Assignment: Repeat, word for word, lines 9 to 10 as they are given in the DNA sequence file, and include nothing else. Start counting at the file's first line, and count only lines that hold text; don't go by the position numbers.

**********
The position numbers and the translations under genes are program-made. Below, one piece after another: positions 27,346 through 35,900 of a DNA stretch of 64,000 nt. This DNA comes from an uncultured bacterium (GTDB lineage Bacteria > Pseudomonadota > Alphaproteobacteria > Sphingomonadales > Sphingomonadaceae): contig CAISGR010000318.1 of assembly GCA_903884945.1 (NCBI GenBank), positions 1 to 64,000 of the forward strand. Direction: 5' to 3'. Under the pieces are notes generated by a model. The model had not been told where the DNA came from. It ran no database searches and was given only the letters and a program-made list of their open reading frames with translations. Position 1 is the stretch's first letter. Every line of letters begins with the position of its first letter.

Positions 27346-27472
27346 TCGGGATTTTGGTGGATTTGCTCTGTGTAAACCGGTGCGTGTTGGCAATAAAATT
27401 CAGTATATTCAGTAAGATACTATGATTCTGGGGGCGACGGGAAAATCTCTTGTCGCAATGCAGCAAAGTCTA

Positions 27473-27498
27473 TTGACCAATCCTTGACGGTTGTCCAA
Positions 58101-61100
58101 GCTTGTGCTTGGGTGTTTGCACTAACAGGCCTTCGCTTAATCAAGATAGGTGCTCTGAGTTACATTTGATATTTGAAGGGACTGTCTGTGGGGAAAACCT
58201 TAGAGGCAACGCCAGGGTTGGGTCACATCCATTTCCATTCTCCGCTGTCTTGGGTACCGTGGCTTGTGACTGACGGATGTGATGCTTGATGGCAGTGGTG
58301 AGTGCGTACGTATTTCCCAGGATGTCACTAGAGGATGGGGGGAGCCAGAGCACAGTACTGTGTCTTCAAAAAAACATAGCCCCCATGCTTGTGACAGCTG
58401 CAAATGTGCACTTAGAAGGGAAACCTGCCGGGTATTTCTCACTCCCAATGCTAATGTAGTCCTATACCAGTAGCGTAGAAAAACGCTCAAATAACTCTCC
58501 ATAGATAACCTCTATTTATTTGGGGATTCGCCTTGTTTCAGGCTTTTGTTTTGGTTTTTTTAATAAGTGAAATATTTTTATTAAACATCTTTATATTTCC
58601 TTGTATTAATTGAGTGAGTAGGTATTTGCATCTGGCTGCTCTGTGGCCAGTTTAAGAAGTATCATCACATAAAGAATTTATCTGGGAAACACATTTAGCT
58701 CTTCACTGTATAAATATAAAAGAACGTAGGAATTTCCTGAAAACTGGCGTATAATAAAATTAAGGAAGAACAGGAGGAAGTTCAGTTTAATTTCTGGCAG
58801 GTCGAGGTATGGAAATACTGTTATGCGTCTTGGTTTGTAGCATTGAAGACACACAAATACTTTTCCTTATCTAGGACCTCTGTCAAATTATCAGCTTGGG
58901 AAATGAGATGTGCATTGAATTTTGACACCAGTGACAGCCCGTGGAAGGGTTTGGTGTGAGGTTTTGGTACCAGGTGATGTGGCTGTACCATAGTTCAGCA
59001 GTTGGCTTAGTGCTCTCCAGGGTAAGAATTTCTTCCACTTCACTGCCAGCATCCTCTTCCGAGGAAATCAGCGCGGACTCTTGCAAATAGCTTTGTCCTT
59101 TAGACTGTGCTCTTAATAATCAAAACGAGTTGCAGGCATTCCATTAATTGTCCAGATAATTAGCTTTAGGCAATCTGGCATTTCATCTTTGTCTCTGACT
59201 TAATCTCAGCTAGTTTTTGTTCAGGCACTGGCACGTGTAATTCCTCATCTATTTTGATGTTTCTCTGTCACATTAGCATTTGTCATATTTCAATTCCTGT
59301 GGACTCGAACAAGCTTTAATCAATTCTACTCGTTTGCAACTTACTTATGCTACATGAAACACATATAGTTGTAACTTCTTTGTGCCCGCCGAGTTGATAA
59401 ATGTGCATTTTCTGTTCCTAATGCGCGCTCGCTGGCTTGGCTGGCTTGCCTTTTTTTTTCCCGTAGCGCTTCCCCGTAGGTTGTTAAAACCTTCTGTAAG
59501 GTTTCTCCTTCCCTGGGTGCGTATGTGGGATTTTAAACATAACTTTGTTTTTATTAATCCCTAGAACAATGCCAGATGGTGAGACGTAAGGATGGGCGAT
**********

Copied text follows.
58201 TAGAGGCAACGCCAGGGTTGGGTCACATCCATTTCCATTCTCCGCTGTCTTGGGTACCGTGGCTTGTGACTGACGGATGTGATGCTTGATGGCAGTGGTG
58301 AGTGCGTACGTATTTCCCAGGATGTCACTAGAGGATGGGGGGAGCCAGAGCACAGTACTGTGTCTTCAAAAAAACATAGCCCCCATGCTTGTGACAGCTG